Lindsey Hanson and Jeanine Willoughby, both Recruitment and Retention Project Managers at Skills for Care discuss why there is an urgent need to recruit to the social care workforce and how this can be done safely.
The impact of COVID-19 has created an extremely challenging time for the adult social care workforce. The sector constantly faces a high vacancy rate and with greater demands than ever before, COVID-19 has led to an increased need to urgently recruit.
At any given time, it’s estimated that there are approximately 122,000 vacancies in adult social care. On top of that we know that a large number of front-line workers are currently absent from their role for various COVID-19 reasons including illness, self-isolation, childcare and bereavement.
To help recruitment, The Department of Health and Social Care (DHSC) has launched a campaign, ‘Care for others. Make a difference’, to help recruit people with the right values into the adult social care workforce, whilst highlighting the important work of the sector. The intention is to raise awareness of the range of job vacancies, at a time when people who have typically worked in other sectors are no longer in employment. You can find resources to support your recruitment at www.everydayisdifferent.com
But we know that employers need to urgently recruit people safely and rapidly and we’ve identified some key things to think about.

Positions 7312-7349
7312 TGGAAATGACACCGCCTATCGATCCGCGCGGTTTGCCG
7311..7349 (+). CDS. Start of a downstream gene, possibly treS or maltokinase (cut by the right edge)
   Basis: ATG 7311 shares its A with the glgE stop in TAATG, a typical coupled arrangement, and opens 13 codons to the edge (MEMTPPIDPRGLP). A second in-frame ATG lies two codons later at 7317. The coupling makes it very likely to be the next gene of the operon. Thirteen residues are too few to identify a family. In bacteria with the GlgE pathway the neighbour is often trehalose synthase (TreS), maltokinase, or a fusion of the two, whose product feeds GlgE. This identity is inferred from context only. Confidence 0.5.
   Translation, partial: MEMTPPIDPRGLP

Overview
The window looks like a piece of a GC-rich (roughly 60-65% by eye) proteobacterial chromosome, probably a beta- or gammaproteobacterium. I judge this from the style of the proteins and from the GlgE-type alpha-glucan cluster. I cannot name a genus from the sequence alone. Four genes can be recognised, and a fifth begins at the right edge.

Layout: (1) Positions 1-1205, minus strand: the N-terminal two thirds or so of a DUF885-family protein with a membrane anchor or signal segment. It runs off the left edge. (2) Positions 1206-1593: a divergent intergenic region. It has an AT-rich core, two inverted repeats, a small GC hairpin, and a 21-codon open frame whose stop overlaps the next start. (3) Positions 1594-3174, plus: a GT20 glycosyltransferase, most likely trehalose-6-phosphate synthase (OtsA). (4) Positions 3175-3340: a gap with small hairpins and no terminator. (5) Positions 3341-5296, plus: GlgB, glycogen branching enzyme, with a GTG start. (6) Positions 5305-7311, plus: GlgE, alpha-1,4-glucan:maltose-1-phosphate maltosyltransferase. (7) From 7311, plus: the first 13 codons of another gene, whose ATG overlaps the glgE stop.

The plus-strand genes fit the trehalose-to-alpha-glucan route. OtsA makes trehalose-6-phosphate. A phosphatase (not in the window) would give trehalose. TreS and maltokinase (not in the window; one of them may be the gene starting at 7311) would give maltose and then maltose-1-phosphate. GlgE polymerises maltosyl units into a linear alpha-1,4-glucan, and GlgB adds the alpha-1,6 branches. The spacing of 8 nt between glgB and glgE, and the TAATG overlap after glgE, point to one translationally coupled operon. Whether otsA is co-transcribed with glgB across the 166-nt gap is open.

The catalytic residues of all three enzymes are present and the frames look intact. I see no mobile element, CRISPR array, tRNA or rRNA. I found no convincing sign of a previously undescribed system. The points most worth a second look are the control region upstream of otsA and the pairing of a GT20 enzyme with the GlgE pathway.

Recruit people with the right values
It’s crucial to recruit people with the right values to work in care. Missing out this vital step could expose vulnerable people and place even more pressure on existing staff. Using a values and behaviours-based approach will support you to recruit people who fit with your workplace culture, and help deliver the best outcomes for people who need care and support.
You can still assess for values via distance recruitment techniques but you’ll need to invest some time in ensuring you have the right technology so you and the candidate are properly prepared.
Recruit from your local community
With people from other sectors facing employment uncertainty and looking for work, use local and national initiatives, job boards, social media and employee referrals to reach this new audience and help maintain safe staffing levels.
Ensure that robust employment checks are carried out
Government agencies have responded to the pandemic by developing emergency processes which support safe and rapid recruitment of staff to the sector.
Some of the changes include updated ID checking guidelines to limit face-to-face contact, including documents to be viewed over a video link and scanned images to be used in advance of the DBS check being submitted. Temporary arrangements are also in place for free of charge DBS checks and fast track Barred List check service.
Supported staff means safer care
Even with the emergency processes and initiatives to recruit safely and rapidly, it’s crucial to support the resilience and wellbeing of new and existing staff. If you correctly induct and support new starters, they will feel valued, deliver better and safer care and are more likely to stay with you .
To find more support and guidance around the safe and rapid recruitment of new workers visit www.skillsforcare.org.uk/safeandrapid